Prof James Ogude’s Ubuntu and Personhood and Prof Julian Müller, Prof John Eliastam and Prof Sheila Trahar’s Unfolding Narratives of Ubuntu in Southern Africa were recently launched to critical acclaim.
The books are the first fruit of the Templeton Foundation-funded research project on Ubuntu located at the Centre for the Advancement of Scholarship at UP. This interdisciplinary project included scholars and students from the Faculties of Law, Humanities and Theology. Vice-Chancellor and Principal Prof Cheryl de la Rey was personally involved in mobilising the initial core group of scholars who became chief investigators in this project. Prof De la Rey was delighted to see that this project has produced two books already, with two more on the way.
In her remarks, Prof De la Rey challenged the scholars to bring their Ubuntu research findings to bear upon the University of Pretoria’s efforts to transform the curriculum. She also suggested that the research findings be disseminated widely and not merely within the academic world.
The two books constitute what Prof Tinyiko Maluleke, one of the discussants, described as “The latest and freshest statement on both the meanings and purposes of Ubuntu”. He went on to predict that the books “will both invigorate and helpfully complicate the current discourse on Ubuntu in Africa”.
The book by Prof Müller et al. is based on the struggles of imaginary people living in an imaginary South African town called Ubuntuville, whereas the volume edited by Prof Ogude presents a more conventional academic approach to discussions on Ubuntu.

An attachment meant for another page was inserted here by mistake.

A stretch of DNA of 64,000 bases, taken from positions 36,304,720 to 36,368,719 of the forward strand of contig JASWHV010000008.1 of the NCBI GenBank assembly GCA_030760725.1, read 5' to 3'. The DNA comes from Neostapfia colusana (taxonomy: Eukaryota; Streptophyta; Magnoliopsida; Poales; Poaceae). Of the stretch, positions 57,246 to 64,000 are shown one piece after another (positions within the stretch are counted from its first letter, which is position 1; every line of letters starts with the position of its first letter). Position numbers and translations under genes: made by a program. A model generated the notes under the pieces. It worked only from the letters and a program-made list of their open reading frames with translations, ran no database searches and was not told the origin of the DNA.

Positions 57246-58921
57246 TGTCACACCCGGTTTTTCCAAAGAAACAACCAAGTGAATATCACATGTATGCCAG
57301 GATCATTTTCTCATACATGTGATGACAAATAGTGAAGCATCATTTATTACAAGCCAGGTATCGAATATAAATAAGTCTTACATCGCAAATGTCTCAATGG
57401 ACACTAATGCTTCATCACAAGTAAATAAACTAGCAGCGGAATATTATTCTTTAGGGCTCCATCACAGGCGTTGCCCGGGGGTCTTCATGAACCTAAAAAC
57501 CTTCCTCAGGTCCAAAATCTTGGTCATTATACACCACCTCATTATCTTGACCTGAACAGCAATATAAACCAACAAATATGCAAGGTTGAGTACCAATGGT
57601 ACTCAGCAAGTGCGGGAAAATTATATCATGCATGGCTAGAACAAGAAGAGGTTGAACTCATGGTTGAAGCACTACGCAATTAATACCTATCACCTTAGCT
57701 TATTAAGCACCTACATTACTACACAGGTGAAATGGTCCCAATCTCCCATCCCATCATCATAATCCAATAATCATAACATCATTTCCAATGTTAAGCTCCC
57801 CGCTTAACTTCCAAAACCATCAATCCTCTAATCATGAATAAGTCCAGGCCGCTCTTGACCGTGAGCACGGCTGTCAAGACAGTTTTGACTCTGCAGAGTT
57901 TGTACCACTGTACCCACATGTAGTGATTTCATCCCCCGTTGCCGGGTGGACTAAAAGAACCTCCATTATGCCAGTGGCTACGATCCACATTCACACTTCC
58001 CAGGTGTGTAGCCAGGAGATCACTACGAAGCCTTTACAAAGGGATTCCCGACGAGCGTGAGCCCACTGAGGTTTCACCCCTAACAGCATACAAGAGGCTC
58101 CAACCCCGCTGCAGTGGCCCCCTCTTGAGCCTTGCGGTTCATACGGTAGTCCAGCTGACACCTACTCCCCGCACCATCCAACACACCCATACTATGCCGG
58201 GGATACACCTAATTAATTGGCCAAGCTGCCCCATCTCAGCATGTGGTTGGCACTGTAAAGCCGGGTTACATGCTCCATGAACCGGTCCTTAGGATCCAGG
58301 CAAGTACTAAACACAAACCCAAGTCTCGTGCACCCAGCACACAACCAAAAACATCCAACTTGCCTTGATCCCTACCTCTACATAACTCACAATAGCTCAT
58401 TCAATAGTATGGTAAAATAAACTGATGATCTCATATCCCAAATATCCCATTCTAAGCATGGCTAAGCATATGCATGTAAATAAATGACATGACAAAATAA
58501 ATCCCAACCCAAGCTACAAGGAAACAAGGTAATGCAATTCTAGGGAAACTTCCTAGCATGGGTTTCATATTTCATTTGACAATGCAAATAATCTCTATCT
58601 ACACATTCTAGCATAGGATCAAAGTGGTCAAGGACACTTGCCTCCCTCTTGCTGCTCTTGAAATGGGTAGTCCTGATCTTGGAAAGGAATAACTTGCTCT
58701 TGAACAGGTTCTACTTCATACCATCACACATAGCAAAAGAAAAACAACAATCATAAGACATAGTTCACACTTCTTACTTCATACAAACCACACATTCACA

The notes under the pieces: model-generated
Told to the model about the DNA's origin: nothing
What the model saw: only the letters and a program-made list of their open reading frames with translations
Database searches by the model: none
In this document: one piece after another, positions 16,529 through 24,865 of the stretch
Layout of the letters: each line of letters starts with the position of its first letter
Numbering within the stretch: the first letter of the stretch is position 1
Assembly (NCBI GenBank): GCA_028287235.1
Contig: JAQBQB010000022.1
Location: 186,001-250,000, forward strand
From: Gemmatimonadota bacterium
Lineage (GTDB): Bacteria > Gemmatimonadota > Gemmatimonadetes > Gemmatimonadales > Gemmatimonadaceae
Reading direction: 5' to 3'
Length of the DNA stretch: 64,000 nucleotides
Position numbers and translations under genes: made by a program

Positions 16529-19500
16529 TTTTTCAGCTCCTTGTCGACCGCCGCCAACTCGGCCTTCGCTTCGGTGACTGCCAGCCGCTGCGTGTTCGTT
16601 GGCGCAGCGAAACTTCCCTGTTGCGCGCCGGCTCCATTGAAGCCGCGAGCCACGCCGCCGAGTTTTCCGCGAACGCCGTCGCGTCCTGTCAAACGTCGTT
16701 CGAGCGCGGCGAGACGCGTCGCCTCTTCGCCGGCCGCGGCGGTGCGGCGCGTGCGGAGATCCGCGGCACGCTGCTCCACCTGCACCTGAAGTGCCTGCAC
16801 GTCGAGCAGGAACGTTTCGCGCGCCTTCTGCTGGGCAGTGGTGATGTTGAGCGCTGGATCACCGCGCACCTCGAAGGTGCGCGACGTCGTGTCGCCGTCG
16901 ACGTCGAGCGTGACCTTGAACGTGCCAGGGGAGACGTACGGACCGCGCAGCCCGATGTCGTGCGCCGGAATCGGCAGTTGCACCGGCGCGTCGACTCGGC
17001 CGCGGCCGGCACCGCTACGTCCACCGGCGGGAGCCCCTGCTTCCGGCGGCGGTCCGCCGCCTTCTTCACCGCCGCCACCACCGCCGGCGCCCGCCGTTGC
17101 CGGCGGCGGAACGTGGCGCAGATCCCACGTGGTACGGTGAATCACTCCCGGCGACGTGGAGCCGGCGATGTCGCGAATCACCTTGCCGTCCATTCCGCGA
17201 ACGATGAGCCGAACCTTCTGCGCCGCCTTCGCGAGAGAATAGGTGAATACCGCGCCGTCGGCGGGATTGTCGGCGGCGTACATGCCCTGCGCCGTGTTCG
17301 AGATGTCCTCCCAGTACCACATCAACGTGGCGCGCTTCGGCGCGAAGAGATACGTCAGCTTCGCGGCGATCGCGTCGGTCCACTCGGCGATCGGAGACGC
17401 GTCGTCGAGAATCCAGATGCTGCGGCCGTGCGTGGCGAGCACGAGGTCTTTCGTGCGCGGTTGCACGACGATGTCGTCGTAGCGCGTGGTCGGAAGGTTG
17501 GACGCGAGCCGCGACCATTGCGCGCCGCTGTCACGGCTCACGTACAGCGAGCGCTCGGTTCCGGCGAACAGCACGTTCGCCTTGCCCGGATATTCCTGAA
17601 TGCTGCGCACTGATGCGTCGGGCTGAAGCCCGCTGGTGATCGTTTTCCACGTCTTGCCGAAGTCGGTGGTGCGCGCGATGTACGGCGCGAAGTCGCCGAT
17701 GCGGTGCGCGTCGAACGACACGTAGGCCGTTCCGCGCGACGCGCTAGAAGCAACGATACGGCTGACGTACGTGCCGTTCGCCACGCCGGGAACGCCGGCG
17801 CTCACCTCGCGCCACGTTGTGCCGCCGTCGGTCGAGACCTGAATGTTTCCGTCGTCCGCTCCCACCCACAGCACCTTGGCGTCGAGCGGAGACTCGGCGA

Prof Harry Garuba, associate professor in the African Studies Unit at the University of Cape Town, directed his remarks to Prof Ogude’s volume. Referencing Aimé Césaire, Amilcar Cabral and Michel Foucault, Prof Garuba described the volume as “Capturing an important moment in Africa’s much-needed ‘return to the source’, and the reclamation of ‘subjugated knowledges’.”
In his closing remarks, Prof Maluleke thanked the writers, urging those who used fiction to be more forthcoming and more forthright with their findings. He also called for further reflections on how concepts of Ubuntu can be utilised in tackling the challenges of the new age of artificial intelligence, as well as the environmental crises the world faces.
Prof James Ogude’s Ubuntu and Personhood and Prof Julian Müller, Prof John Eliastam and Prof Sheila Trahar’s Unfolding Narratives of Ubuntu in Southern Africa are available for purchase on Amazon and at academic bookstores.
Prof James Ogude and Prof Julian Muller with their books at the launch